Chinese New Year: Handy Phrases For Dining At A Chinese Restaurant With Kids

The best thing about starting a new calendar year in Singapore is that if you have a bit of a stuff up – say you spend the first night on an aeroplane with two restless children, one of whom falls sick shortly after landing, and spend the first two weeks of the new year alternately mopping up vomit and fielding requests from your P1 child for books you were apparently supposed to have sent yesterday only you don’t seem to have got them in your book bundle and you haven’t been provided with a title but he knows what they look like and the first one has a picture of a yellow ball on the front, or it might be a round, yellow plate* – you can have a do-over in February at Chinese New Year.

The worst thing about Chinese New Year: no do-over. It’s vitally important, therefore, to get that one right. And I’m here to help! This FREE printable language guide gives you plenty of time to prepare for a meal out with the kids as you welcome the Year Of The Goat this February. Provided in simplified Chinese characters, with a pinyin pronunciation guide, cultural notes, and English translations, it’ll give you the phrases you need in a format you can use.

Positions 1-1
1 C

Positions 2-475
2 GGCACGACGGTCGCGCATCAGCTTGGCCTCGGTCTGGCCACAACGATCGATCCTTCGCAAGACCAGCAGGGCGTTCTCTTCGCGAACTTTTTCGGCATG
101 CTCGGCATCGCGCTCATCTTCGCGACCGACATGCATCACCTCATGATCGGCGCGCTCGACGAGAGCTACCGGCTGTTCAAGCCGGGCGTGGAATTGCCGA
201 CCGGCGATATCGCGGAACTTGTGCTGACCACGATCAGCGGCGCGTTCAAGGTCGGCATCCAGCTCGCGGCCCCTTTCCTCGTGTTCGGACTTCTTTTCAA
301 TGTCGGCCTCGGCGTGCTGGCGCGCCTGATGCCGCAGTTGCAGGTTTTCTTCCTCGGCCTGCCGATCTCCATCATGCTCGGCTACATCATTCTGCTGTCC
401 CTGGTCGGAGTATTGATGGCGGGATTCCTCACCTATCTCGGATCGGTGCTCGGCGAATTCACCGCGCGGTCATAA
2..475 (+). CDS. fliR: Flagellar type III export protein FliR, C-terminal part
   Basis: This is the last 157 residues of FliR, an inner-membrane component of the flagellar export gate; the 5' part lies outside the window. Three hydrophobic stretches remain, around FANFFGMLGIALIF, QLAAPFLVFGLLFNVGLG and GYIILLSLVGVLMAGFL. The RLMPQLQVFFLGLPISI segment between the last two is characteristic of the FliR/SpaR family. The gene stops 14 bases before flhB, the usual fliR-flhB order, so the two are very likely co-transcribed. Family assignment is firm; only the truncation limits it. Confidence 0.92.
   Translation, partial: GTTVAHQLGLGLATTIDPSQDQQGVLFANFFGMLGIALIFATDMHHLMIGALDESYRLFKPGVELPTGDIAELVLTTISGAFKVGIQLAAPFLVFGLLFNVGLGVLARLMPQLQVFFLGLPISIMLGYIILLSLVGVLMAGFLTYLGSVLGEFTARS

Handy Phrases To Use When Dining In A Chinese Restaurant – With Kids! – This Spring Festival

Chinese New Year Restaurant Language Guide (Page One)

Chinese New Year Restaurant Language Guide (Page Two)

Chinese New Year Restaurant Language Guide (Page Three)

My backup plan is to have us all break into this song:

.

Footnotes and related:

*It was a sun.

**A quick internet search reveals I’m not the only one to accidentally mis-pronounce the word “pen” in Chinese with embarrassing consequences.

All about Yusheng.

Official invitation to correct my Chinese:

Please do so.

Admission that I did use google translate to complete parts of this post:

I know, it’s really that bad.

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